Making it harder to cheat

Overhearing a discussion about cheating on classwork the other day, I had this thought: Good teachers really ought to make it harder for students to cheat in any way they can. They should be constantly trying to out-smart their students, because the students are trying to out-smart them. They work in groups, collaborate and exploit existing resources quite well in order to make up for not studying and actually understanding the material. Students develop these skills quite nicely, which is an education in itself, but they suffer by not actually learning what teachers want them to learn.

In the context of a high school English class, I have these suggestions, which I would argue both thwart cheaters and encourage true student engagement.

  1. Sparknotes and Cliffnotes have made it all too easy to cheat by reading summary material instead of the actual source. Does Sparknotes have an entry for “Hunger Games“? I couldn’t find one. So cut back on the Shakespeare and pick a book or two from the young-adult bestseller list. Teach a text students will actually want to read and they might actually read it.
  2.  Analyze a film from the last century. Even some of the old greats — Citizen Kane — would be better than another go at “Othello”. Plot is plot. Character development is character development. Irony is irony. Critical thinking is critical thinking, right?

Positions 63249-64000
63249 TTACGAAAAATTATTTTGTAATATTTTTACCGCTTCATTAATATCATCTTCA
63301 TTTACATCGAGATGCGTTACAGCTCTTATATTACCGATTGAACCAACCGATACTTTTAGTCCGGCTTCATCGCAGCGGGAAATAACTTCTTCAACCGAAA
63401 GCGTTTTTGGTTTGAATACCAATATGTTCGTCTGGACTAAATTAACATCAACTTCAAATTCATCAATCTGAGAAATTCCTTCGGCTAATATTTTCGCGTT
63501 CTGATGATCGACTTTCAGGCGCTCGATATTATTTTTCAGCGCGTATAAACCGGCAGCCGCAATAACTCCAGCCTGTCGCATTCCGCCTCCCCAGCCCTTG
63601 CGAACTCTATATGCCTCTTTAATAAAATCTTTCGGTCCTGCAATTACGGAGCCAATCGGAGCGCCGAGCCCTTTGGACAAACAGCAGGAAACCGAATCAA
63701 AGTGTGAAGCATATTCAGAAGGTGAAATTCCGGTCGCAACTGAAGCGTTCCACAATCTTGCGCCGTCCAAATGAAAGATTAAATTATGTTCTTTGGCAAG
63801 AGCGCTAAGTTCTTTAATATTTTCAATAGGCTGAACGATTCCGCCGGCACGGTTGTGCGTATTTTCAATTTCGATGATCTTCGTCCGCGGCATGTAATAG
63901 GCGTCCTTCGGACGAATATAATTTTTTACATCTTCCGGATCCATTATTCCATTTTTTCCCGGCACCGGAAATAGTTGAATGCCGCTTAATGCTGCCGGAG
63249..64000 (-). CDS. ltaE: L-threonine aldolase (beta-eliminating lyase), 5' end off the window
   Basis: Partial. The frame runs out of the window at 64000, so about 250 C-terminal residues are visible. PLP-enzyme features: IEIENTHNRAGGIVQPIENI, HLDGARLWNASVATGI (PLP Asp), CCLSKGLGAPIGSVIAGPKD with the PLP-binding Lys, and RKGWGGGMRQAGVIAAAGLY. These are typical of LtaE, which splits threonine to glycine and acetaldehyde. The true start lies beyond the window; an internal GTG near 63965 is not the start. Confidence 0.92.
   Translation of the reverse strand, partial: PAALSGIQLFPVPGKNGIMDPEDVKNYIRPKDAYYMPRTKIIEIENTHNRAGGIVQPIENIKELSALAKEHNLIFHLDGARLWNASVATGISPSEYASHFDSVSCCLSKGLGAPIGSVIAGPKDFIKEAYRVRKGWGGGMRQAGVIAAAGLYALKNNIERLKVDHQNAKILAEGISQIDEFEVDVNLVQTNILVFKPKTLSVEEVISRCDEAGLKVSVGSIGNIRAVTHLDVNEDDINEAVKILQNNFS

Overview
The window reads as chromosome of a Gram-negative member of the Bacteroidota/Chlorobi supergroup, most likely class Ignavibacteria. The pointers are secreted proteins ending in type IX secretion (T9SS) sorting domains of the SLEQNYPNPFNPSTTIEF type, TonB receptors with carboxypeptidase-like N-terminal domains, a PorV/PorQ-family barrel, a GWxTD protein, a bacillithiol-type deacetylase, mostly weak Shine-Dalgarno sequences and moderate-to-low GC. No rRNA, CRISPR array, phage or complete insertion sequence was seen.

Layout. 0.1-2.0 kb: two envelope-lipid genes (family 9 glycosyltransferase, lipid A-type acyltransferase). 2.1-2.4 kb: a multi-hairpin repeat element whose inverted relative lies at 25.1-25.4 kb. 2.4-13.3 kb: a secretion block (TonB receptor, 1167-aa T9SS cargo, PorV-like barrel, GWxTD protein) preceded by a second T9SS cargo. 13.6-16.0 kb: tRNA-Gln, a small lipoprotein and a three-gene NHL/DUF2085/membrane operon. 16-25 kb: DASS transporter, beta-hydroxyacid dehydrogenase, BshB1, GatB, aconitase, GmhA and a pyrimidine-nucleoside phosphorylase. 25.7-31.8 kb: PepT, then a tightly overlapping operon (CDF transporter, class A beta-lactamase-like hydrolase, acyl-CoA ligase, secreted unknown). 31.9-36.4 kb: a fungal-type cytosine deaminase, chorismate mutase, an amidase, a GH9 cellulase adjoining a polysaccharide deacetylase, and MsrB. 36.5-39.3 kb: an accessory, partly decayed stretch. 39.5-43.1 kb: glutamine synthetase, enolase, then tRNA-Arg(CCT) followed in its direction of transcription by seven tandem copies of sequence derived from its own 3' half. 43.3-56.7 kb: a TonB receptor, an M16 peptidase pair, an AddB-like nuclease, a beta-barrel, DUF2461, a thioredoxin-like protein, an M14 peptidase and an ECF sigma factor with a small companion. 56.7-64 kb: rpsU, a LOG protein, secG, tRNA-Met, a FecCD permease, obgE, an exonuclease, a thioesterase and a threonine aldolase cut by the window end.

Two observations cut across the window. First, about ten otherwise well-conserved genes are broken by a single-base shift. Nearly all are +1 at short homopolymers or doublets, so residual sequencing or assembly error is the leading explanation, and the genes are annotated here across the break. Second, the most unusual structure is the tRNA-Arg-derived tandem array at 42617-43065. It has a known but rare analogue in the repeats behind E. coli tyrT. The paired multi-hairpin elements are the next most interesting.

3. Tell the students to read editorials from the local newspaper and critique them. Encourage them to write a letter to the editor on a local issue.
  4. If you do read classics (which of course, should be done), find modern versions of it to play in class, even if not direct remakes, but similar plot lines. Realize that Shakespeare was the soap opera writer of his day. Or, find modern films or TV shows that allude to the classics and quiz students on what was alluded.
Anyway, I’m not trained in education, but it seems that there could be more done on the teaching side to combat cheating. And in some courses that might mean veering from the traditional track and taking students into unexpected territory, where they have no choice but to learn.